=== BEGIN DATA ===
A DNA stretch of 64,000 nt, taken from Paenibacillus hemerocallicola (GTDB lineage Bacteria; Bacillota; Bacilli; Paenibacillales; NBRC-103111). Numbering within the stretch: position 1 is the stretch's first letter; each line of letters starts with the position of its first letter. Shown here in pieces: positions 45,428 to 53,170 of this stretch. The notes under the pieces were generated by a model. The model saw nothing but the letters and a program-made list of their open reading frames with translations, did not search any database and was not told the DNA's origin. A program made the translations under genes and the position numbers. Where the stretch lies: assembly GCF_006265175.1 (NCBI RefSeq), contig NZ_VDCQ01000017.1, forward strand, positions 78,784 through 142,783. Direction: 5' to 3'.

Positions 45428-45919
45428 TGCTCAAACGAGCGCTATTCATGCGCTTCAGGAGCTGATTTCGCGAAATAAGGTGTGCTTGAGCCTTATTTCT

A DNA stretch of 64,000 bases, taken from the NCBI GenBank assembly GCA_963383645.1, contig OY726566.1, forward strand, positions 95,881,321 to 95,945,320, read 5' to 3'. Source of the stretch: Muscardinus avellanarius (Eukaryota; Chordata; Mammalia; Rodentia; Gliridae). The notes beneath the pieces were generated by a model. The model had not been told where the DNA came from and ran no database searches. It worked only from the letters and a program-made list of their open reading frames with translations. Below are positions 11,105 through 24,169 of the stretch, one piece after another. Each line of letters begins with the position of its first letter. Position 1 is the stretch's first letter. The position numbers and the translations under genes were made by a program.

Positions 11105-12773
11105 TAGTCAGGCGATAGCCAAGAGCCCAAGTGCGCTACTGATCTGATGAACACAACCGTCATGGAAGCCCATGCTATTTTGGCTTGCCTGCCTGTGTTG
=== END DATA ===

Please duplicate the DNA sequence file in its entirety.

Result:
A DNA stretch of 64,000 nt, taken from Paenibacillus hemerocallicola (GTDB lineage Bacteria; Bacillota; Bacilli; Paenibacillales; NBRC-103111). Numbering within the stretch: position 1 is the stretch's first letter; each line of letters starts with the position of its first letter. Shown here in pieces: positions 45,428 to 53,170 of this stretch. The notes under the pieces were generated by a model. The model saw nothing but the letters and a program-made list of their open reading frames with translations, did not search any database and was not told the DNA's origin. A program made the translations under genes and the position numbers. Where the stretch lies: assembly GCF_006265175.1 (NCBI RefSeq), contig NZ_VDCQ01000017.1, forward strand, positions 78,784 through 142,783. Direction: 5' to 3'.

Positions 45428-45919
45428 TGCTCAAACGAGCGCTATTCATGCGCTTCAGGAGCTGATTTCGCGAAATAAGGTGTGCTTGAGCCTTATTTCT

A DNA stretch of 64,000 bases, taken from the NCBI GenBank assembly GCA_963383645.1, contig OY726566.1, forward strand, positions 95,881,321 to 95,945,320, read 5' to 3'. Source of the stretch: Muscardinus avellanarius (Eukaryota; Chordata; Mammalia; Rodentia; Gliridae). The notes beneath the pieces were generated by a model. The model had not been told where the DNA came from and ran no database searches. It worked only from the letters and a program-made list of their open reading frames with translations. Below are positions 11,105 through 24,169 of the stretch, one piece after another. Each line of letters begins with the position of its first letter. Position 1 is the stretch's first letter. The position numbers and the translations under genes were made by a program.

Positions 11105-12773
11105 TAGTCAGGCGATAGCCAAGAGCCCAAGTGCGCTACTGATCTGATGAACACAACCGTCATGGAAGCCCATGCTATTTTGGCTTGCCTGCCTGTGTTG